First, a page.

In many parts of the world, train travel is making a resurgence, actually train travel for many parts of the world has never died off.  As a matter of fact, newer, faster lines with improved technologies are most evident in Asia.  In the West, we just cannot seem to figure out that train lines shouldn't be privately owned.  There are some things that have to be managed for the service of all, but we can't seem to strike the right balance of what it means to live in a cooperative society.
 There is something striking about seeing the disuse and as I walked along the rails, I came to the end of the line and wondered why we were all so quick to assume that the automobile would be the answer to our transportation needs.
 And so I looked at how nature is overtaking this abandoned line that once hauled cattle and sheep and coal and possibly passengers on the fringes of the outback until one day there was no more profit to be made and it simply died.
 And I wondered about this time travel scenario.  Should someone go back in time and tell people not to build this line because it wouldn't be used one day?  Of course, I am not serious and I have no weapon with me.  Speculating on what a person would or could do if they went back into time is simply not taking responsibility for the life you have lived so far.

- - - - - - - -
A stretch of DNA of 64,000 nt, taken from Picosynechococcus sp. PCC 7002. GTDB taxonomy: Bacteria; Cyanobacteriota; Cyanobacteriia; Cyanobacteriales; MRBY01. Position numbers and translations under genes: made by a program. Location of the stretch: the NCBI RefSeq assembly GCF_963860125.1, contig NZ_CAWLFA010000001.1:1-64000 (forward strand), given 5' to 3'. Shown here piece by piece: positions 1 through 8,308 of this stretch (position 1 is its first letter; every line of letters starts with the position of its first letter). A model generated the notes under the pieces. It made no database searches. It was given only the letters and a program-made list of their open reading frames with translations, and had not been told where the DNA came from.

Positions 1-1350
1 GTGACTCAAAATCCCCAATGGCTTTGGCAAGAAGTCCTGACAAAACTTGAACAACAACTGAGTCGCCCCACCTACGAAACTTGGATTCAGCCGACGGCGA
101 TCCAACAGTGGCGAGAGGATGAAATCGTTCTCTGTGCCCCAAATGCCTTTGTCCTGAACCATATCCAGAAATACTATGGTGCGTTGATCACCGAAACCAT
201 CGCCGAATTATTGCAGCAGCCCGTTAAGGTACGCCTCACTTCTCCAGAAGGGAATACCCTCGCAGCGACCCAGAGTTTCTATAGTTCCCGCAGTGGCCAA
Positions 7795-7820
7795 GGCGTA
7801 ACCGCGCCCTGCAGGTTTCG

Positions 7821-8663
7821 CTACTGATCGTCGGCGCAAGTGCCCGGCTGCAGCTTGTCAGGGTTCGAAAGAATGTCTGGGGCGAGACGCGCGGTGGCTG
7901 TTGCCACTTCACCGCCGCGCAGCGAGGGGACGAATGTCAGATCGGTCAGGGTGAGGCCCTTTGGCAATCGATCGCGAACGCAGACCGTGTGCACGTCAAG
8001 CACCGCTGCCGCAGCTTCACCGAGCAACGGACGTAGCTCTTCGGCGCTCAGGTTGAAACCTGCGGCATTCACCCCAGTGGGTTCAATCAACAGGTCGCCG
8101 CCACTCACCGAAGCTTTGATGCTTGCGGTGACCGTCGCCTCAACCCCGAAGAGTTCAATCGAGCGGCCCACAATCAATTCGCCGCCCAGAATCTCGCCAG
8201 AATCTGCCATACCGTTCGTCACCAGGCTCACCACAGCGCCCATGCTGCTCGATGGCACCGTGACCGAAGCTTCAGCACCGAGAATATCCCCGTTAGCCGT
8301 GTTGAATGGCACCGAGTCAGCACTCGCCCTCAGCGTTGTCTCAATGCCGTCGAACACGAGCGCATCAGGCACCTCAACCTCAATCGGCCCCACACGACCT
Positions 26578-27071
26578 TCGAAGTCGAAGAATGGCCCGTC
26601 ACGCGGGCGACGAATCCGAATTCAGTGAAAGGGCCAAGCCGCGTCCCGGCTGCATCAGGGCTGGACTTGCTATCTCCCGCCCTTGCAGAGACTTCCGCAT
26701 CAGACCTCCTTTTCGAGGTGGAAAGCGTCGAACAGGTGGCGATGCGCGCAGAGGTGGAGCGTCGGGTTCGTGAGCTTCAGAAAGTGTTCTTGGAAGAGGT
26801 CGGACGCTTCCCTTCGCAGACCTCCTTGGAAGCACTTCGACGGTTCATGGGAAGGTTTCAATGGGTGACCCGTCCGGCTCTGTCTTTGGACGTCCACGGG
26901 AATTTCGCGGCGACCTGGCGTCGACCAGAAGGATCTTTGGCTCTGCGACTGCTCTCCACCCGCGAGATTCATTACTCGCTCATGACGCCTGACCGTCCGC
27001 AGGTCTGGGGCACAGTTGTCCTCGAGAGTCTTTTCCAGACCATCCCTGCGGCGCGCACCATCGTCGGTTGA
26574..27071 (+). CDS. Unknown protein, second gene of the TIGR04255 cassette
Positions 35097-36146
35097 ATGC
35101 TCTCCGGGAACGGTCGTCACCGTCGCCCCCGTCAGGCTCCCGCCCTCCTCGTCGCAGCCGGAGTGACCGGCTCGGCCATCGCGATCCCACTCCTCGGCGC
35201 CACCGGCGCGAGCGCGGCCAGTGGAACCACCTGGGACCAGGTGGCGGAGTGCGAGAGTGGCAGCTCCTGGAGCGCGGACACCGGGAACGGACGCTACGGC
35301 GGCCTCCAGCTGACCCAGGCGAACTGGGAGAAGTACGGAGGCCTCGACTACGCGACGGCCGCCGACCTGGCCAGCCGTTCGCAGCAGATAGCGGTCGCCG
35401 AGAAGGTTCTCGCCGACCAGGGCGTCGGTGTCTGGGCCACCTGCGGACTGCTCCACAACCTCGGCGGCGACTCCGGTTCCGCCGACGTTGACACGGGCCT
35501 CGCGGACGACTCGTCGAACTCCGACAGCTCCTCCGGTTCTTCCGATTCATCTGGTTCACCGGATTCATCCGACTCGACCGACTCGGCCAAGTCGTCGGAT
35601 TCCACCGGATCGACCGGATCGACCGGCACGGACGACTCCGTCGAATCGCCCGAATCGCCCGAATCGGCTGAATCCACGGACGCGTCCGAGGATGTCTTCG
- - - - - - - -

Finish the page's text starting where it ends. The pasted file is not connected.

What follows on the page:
It is better to remember that you cannot unmake your choices, but you can correct along the way.  You can make mistakes and you can choose to change.  It's better to be slow to anger and to speak up at the right times.  Isn't life about mastering yourself and not desiring to control the actions of others?

 So often, you hear about people wishing about what they could have or should have done.  You hear about people (maybe even yourself) that cite many things they wish they had not done at all.  Perhaps they were deceived, hurt or worse, perhaps they were the perpetrator.  My point is, even if you could undo one mistake in time, it doesn't change the person that made the mistake to begin with.
It might seem like it would be as simple as flipping a switch and all of your fortunes would change.  One thing that remains the same is you, your character.  No matter how much wealth, how much health, nor how much wisdom is acquired; that person is still the same with now other identities in place.  No matter how much wealth, fame or power one acquires in life; you still have to deal with yourself and no amount of time travel can change that.